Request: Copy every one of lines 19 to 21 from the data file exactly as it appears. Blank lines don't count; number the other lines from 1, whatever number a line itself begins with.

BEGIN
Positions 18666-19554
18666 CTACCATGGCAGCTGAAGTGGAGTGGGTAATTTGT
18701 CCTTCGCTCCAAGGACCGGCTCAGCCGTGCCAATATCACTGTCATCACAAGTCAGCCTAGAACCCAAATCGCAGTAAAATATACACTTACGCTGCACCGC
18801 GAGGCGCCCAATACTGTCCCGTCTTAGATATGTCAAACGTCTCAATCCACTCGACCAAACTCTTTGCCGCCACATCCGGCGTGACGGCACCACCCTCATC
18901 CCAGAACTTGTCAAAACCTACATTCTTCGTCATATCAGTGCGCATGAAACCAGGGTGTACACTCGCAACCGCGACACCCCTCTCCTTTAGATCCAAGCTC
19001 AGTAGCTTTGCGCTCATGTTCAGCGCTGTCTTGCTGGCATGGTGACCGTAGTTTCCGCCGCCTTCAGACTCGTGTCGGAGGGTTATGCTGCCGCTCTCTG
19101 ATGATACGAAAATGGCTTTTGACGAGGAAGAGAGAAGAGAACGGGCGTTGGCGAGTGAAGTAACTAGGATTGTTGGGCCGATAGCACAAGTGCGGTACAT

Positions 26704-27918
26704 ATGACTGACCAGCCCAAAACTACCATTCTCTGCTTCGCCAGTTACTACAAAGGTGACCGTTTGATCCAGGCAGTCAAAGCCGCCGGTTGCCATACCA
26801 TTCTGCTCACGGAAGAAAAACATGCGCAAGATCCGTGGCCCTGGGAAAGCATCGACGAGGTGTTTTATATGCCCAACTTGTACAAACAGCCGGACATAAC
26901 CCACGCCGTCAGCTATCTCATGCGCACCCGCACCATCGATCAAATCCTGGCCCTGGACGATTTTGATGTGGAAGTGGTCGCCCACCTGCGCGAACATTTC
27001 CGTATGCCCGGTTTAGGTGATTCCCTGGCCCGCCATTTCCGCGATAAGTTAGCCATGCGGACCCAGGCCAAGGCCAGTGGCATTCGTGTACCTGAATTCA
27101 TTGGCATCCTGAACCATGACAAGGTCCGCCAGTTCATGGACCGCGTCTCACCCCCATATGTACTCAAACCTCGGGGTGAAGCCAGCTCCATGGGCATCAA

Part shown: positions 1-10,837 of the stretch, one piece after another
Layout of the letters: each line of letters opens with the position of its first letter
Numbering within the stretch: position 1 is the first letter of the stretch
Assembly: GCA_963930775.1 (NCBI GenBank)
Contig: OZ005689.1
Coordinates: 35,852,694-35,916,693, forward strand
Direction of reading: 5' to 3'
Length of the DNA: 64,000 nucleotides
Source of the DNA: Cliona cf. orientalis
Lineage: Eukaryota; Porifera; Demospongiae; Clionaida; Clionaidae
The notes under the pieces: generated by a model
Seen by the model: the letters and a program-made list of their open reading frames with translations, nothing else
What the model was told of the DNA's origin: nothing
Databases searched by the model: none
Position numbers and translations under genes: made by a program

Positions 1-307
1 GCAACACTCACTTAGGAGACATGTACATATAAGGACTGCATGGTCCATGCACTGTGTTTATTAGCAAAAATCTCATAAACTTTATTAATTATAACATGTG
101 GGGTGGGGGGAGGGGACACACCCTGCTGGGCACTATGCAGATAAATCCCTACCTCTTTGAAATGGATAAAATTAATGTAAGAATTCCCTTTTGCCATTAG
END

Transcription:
Coordinates: 35,852,694-35,916,693, forward strand
Direction of reading: 5' to 3'
Length of the DNA: 64,000 nucleotides